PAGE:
Thursday, 9 August 2012

Technology in fiction

Interesting article here on the role of technology in fiction. I think technology should probably be acknowledged in contemporary fiction, but I hate when it is over-referenced, it feels clunky.

Allison K. Gibson, the author of the article, writes:

Fiction allows for a certain level of restraint, after all, where the author need not include a protagonist’s every bathroom break or end each scene with the characters saying goodbye. Why then, if it’s common practice to avoid including other unglamorous functions of characters’ daily lives — like said bathroom break — is it necessary to show them texting and refreshing their inboxes?

Think of it this way: in most cases, a bowel movement will not move the plot forward; an email will.

The State of Me has bowel movements, but no emails, though there are many letters - now, those would certainly be emails as (young) people just don't write letters (especially when bedridden). Technology  has opened up communication for those who are forced to stay in the margins and Helen Fleet would be texting, tweeting, on Facebook, and furiously googling articles/research on M.E. At the beginning of the novel, which spans 1983-1997, frightened and in the dark, she looks up her multiplying symptoms in the university bookshop medical section; I may have done so too.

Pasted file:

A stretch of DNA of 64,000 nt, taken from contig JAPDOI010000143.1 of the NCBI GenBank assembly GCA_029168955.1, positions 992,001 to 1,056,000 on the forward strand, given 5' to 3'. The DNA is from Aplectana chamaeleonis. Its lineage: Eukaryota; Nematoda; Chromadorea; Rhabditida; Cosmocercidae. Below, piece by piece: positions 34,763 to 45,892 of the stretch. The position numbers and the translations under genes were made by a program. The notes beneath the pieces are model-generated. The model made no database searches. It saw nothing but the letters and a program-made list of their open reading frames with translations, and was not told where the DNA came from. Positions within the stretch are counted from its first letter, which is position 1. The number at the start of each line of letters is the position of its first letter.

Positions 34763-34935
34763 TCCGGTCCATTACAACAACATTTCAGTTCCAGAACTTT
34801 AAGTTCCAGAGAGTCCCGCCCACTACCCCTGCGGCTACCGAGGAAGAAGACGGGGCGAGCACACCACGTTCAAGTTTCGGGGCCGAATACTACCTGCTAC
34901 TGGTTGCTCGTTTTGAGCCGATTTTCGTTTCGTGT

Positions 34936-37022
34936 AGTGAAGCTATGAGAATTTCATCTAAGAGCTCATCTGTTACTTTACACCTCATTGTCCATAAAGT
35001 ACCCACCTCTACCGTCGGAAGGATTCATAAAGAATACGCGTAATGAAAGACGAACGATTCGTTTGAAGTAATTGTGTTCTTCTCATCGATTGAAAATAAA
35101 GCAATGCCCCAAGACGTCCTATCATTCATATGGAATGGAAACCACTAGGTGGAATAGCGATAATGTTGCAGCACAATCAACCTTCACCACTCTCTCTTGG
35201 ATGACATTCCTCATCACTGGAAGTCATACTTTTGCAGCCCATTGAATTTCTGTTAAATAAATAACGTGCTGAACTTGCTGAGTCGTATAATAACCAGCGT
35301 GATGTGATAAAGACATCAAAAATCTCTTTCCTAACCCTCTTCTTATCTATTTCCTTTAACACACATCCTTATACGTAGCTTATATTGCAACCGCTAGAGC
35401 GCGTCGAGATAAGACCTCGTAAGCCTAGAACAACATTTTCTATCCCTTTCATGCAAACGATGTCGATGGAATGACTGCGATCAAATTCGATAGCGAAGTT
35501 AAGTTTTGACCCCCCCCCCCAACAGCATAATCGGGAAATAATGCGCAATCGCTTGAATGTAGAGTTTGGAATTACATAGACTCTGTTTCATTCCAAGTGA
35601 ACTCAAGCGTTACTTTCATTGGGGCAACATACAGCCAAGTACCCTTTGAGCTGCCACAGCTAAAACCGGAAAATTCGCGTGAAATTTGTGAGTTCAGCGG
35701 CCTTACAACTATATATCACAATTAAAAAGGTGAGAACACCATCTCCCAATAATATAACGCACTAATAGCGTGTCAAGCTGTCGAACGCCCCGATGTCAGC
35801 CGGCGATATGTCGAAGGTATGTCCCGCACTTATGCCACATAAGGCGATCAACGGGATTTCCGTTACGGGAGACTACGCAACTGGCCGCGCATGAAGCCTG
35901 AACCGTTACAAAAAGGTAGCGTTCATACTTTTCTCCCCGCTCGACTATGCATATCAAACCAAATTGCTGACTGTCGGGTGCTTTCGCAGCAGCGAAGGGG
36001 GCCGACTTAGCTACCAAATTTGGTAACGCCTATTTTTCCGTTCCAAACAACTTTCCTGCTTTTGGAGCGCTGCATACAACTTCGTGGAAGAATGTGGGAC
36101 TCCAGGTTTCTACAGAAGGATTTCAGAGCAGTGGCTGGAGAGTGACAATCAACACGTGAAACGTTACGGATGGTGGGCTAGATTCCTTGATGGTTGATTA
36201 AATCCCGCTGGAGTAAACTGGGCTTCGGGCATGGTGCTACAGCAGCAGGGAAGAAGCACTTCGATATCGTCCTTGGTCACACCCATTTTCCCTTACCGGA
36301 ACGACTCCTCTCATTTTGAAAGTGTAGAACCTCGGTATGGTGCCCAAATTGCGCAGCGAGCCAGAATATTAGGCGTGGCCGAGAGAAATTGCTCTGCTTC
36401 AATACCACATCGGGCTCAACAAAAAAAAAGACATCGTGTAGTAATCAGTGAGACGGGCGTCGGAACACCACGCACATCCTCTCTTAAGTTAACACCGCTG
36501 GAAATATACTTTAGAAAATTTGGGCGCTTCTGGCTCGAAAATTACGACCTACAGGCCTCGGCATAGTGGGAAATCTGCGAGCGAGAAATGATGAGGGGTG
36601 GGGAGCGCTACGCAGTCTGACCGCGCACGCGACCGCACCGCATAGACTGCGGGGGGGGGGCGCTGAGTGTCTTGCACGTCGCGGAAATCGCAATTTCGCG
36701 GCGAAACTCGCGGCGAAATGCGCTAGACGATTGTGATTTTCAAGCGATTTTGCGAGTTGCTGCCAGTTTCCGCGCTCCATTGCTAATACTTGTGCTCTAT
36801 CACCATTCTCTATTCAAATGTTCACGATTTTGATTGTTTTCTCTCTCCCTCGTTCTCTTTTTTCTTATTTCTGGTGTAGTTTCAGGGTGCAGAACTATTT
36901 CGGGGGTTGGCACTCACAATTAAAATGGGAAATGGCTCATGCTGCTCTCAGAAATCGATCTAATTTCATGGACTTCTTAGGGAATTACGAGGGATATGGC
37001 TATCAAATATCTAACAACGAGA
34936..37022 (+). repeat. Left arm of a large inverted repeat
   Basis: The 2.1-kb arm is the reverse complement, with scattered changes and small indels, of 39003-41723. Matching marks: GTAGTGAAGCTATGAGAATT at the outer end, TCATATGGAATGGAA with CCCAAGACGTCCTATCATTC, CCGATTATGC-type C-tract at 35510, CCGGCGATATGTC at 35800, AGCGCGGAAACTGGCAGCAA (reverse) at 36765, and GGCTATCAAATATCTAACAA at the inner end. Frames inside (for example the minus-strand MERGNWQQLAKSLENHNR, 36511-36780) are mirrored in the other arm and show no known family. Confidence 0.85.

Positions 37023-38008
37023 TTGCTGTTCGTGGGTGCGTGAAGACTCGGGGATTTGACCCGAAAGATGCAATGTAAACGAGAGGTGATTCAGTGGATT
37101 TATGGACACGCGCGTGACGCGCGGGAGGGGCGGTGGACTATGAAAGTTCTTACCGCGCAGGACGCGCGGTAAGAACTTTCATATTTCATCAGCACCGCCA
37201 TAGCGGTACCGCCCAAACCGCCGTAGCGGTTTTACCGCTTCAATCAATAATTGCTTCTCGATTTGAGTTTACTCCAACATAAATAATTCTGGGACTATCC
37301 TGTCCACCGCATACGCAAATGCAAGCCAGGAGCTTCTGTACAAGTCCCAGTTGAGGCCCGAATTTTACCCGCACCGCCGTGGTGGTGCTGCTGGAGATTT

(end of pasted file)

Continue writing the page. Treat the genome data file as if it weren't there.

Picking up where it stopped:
Though Helen herself does not send emails - well, we do not see her  -  towards the end, she  says she wishes she had a bondi blue iMac. Her friend in San Franciso has one. Technology has crept into the novel, almost without my knowing.

1 comment:

Amy said...

I sometimes think about how Shakespeare would have made use of the text message in his plays - the missing text message; the one sent deceitfully from a stolen phone from a bitter or interfering character to another central character in a tragedy, and so on.

Not much different from the agony of early nineteenth century novels where letters take weeks to arrive or go missing.

So yes, technology when it comes to communication in novels is relevant and important in moving the plot forward I think.